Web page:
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COBOL Language Bindings for the Workstation Component

COBOL Language Bindings for the Workstation Component
This topic includes the following sections:
Refer to Using the Oracle Tuxedo Workstation Component for more information on the Workstation platform.
UNIX Bindings
The following sections describe how to write and build client programs, and set appropriate environment variables when developing, in COBOL, an Oracle Tuxedo application on a UNIX platform.
Writing Client Programs
You can develop COBOL client programs for a UNIX platform in the same way that you develop COBOL clients in the Oracle Tuxedo administrative domain. All ATMI calls are available.
Building Client Programs
To compile and link-edit Workstation client programs, use the buildclient(1) command. If you are building a UNIX Workstation client on the native node, use the -w option to have the client built using the Workstation libraries.
If you are building a client on a native node, and both native and Workstation libraries are present, the native libraries are used by default. In this case, specifying the -w option ensures that the correct libraries for a Workstation client are used.
On a workstation, where only the Workstation libraries are present, it is not necessary to specify -w.
Listing 12‑3 shows how to use the buildclient command on a native node.
Listing 12‑1 Example of Running buildclient on a UNIX Platform
ALTCC=cobcc ALTCFLAGS="-I /APPDIR/include"
buildclient -C -w -o empclient -f name.cbl -f "userlib1.a userlib2.a"
The -o option enables you to specify a name for your output file. Input files specified with the -f option are linkedited before system libraries.
As illustrated, the TUXDIR environment variable must be used to ensure that the buildclient command can locate system libraries. Be sure that you have defined TUXDIR. The CC environment variable defaults to cc, but can be set to another compiler through ALTCC.
Setting Environment Variables
Workstation clients make use of several environment variables.
Table 12‑1 lists the environment variables that are checked by TPINITIALIZE when a Workstation client attempts to join an application.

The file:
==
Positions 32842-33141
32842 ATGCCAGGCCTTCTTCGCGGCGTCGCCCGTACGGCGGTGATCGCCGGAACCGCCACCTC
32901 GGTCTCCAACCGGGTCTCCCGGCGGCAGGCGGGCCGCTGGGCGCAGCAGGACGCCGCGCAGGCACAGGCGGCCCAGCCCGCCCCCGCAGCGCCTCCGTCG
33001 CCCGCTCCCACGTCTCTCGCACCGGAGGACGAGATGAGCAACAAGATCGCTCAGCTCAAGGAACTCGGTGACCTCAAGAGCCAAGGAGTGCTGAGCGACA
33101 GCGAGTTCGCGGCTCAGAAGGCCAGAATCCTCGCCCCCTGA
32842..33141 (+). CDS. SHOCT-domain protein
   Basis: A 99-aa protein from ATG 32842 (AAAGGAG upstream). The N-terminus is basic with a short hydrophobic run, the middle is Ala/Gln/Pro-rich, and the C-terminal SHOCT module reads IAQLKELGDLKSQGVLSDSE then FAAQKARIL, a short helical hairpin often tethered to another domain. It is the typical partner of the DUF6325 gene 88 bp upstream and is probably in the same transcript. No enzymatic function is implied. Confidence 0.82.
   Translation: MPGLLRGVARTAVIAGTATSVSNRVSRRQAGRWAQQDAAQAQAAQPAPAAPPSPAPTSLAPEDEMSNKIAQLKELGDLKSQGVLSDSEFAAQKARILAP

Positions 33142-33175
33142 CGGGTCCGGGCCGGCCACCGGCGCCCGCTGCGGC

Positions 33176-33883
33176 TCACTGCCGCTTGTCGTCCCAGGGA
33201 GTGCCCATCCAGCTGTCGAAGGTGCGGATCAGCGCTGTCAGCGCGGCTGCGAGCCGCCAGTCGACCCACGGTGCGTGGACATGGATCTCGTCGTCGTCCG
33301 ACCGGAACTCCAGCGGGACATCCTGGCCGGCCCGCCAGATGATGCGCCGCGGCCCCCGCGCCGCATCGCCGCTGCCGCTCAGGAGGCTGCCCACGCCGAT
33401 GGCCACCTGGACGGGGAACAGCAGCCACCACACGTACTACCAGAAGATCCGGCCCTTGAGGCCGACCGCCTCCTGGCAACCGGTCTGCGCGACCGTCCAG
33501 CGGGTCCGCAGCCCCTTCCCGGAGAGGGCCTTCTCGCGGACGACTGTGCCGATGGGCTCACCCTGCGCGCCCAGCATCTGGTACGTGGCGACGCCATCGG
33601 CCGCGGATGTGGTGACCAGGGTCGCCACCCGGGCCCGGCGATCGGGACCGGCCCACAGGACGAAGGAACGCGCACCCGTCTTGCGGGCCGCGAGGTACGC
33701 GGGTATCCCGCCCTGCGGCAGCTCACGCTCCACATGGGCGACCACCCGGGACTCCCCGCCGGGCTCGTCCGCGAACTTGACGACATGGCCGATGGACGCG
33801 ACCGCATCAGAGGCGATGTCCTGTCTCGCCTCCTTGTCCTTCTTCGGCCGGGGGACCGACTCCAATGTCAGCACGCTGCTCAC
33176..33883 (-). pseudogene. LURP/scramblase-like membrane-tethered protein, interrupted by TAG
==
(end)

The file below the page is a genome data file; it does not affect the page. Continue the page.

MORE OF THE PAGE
Workstation type. Used by TPINITIALIZE when that call is invoked by a Workstation client to negotiate encode/decode responsibilities with the native site. If you do not specify WSTYPE, the system performs encoding, even if WSTYPE is not specified on the native site, either. You must explicitly specify the same WSTYPE value for both the native and Workstation client sites to ensure that the encode/decode feature is turned off.
Maximum amount of core memory that the ATMI uses for buffering application replies before dumping them to disk. Used by TPINITIALIZE. The default system limit is 256,000 bytes. Whether you should use WSRPLYMAX to set a lower limit depends on the amount of memory available on your machine. Writing replies to disk causes a substantial reduction in performance.
The network address used by the Workstation client when connecting to the Workstation listener or Workstation handler. This variable, along with the WSFRANGE variable, determines the range of TCP/IP ports to which a Workstation client will attempt to bind before making an outbound connection. This address must be a TCP/IP address.
Other environment variables may be needed by Workstation COBOL clients on a UNIX workstation, depending on which components of the Oracle Tuxedo system are being used.
MicroFocus delivers LIBNSL.a as a shared object, which is required by buildclient when linking a Workstation client. Because MicroFocus COBOL does not support shared objects on UNIX 3.2, Workstation for UNIX 3.2 is not supported.
Microsoft Windows Bindings
The following sections describe how to write and build client programs, build ACCEPT/DISPLAY clients, block network behavior, and restore the network environment when developing, in COBOL, an Oracle Tuxedo application for the Microsoft Windows platform.
Writing Client Programs
All program-specific ATMI calls are available.
Building Client Programs
To compile the COBOL source files that call the ATMI, you must use the COBOL compiler with the LITLINK option. To linkedit the Workstation client object files, use the buildclient(1) command. While the syntax of the command is straightforward, the usage varies according to the compilation system used.
Listing 12‑2 shows how to use the buildclient command.
Listing 12‑2 Example of Running buildclient on a Windows Platform
buildclient -C -o EMP.EXE -f EMP -f "/NOD/NOI/NOE/CO/SE:300" -l WLIBSOCK
For Windows NT:
buildclient -C -o EMP.EXE -f empobj
Table 12‑2 describes the buildclient command options used in the preceding example.
-o name
-f firstfiles
One or more object files to be included before the Oracle Tuxedo libraries. You can use the -f option to pass options to the compiler or linker. To specify more than one filename, enter a list of files after -f, using white space to separate filenames and double quotation marks around the list. You can also specify multiple filenames using multiple occurrences of the -f option on the command line.
-l libfiles
Building ACCEPT/DISPLAY Clients
The following example shows how to build an executable client for an ACCEPT/DISPLAY application, such as CSIMPAPP.
Listing 12‑3 Building ACCEPT/DISPLAY clients
a) compile the COBOL module and create a file.obj
         cobol file.cbl omf(obj) litlink;
b) use the following link statement
         link FILE+cblwinaf,,,\
         wcobatmi+cobws+wtuxws+ \
         lcobol+lcoboldw+cobw+cobfp87w+ \
         wlibsock,FILE.def /nod/noe;
   For Windows NT the link statement is:
         cbllink -oEMP.exe EMP.obj \
         cobws.lib ncobatmi.lib wtuxws32.lib \
         libcmt.lib user32.lib

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